By Phillip Swann
The TV Answer Man –@tvanswerman
TV Answer Man, why did DIRECTV want the bar and restaurant business for the Sunday Ticket when they are going out of business at some point. How can the Ticket make any money for them?! They didn’t even want the home business for the Ticket! That’s why Google got it. Can you shed some philosophy on this? — Ernie, Phoenix.
Ernie, there are a lot of assumptions in that question, but let’s try to shed some light, if not philosophy, on the main inquiry here. DIRECTV did let the NFL Sunday Ticket go to Google starting with this season. The satcaster had the package of out-of-market NFL Sunday afternoon games as an exclusive for 28 seasons. But it concluded it was not sufficiently profitable– if it was profitable at all — to keep the contract. This doesn’t mean that DIRECTV thinks it’s about to go out of business, although it has lost 13 million subscribers over the last eight years. But it does mean the company is trying to be wiser about what products and services it invests in. So, why did DIRECTV pursue and win the commercial business for the Sunday Ticket in a licensing deal with EverPass Media, which had previously acquired the rights from the NFL? Why is the bar and restaurant business any more profitable than the residential side?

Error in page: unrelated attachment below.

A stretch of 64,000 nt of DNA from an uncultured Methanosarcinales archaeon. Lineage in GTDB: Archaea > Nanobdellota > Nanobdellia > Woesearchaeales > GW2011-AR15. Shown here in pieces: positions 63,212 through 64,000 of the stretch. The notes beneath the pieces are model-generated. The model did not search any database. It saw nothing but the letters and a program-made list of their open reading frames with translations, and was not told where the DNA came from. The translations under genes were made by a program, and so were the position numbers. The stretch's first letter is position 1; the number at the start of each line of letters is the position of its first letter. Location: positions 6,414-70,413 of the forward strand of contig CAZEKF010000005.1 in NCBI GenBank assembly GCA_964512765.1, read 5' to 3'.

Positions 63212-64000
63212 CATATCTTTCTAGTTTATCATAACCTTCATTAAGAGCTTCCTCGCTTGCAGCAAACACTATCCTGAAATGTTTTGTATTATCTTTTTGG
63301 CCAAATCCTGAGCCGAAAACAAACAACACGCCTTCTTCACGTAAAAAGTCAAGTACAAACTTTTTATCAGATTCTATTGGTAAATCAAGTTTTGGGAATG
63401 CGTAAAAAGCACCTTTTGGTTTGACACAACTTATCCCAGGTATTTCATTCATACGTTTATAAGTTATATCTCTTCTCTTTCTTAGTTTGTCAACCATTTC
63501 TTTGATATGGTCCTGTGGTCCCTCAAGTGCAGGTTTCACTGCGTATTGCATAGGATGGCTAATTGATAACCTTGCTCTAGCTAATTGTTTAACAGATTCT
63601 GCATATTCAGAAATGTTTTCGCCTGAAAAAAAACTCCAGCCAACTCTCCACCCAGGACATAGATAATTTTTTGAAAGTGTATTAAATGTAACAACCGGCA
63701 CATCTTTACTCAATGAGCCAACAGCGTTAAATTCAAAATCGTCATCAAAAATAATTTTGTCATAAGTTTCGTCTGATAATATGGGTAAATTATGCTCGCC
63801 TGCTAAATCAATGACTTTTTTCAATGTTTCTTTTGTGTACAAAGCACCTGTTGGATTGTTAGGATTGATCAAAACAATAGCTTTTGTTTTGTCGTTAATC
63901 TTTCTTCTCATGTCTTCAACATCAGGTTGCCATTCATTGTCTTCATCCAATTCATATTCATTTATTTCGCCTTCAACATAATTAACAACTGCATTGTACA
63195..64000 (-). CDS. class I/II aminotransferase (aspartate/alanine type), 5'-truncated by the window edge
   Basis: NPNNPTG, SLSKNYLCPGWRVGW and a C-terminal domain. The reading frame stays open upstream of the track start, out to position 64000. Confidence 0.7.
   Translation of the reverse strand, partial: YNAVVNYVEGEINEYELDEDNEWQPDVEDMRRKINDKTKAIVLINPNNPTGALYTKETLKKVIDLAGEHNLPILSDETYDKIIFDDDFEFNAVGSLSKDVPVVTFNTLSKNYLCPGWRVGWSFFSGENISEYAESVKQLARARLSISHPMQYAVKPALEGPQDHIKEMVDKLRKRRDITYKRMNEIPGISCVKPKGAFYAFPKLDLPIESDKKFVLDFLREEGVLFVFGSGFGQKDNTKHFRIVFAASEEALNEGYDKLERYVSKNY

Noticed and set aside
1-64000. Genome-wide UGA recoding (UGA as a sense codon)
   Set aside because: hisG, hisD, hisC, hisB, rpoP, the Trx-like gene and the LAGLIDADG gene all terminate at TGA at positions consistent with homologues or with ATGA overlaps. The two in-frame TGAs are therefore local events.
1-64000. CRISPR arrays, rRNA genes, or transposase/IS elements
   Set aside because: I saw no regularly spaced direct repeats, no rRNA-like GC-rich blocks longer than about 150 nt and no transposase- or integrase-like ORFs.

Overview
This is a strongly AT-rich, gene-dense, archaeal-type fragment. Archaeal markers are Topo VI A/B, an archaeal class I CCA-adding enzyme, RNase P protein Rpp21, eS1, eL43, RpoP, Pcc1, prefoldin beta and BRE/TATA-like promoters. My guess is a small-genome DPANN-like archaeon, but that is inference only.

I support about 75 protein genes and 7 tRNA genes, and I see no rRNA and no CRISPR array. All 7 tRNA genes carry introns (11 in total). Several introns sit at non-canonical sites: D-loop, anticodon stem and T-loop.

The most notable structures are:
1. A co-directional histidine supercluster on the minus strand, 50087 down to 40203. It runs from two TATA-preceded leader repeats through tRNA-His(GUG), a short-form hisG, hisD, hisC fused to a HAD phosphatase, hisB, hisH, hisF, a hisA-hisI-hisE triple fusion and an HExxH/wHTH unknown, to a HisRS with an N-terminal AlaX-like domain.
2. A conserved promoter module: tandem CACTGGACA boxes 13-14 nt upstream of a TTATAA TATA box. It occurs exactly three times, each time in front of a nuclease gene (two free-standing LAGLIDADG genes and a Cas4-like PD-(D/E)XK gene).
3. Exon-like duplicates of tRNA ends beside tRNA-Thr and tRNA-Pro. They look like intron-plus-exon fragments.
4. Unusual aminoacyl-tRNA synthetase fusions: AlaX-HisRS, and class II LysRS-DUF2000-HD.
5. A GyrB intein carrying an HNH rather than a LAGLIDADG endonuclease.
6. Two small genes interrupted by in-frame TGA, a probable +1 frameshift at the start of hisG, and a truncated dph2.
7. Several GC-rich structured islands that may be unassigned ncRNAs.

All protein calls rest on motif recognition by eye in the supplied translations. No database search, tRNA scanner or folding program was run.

When you look at what DIRECTV is charging bars and restaurants to carry the Sunday Ticket in their establishments, you might understand. According to DIRECTV’s web site, a bar/restaurant with a capacity of 50 must pay $2,800 for the Ticket for the season; a place with a capacity of 100 must pay $4,900; one with a capacity of 200 has to pay $9,500; if you can get 500 patrons in your place, you pay $18,200 and $29,200 if you can fit 1,000. And if you have a huge place that can fit 2,000? $58,900! (The seating capacity is based on the Fire Code Occupancy rules.) We don’t know what DIRECTV had to pay EverPass for the commercial licensing rights — or the overhead costs for DIRECTV to provide programming to commercial venues — but those are pretty sizable subscription fees. (And they get even higher if you have an ever bigger place.) You can see how DIRECTV can certainly make a tidy profit from the Ticket’s bar business.
Ernie, hope that helps. Happy viewing and stay safe!
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— Phillip Swann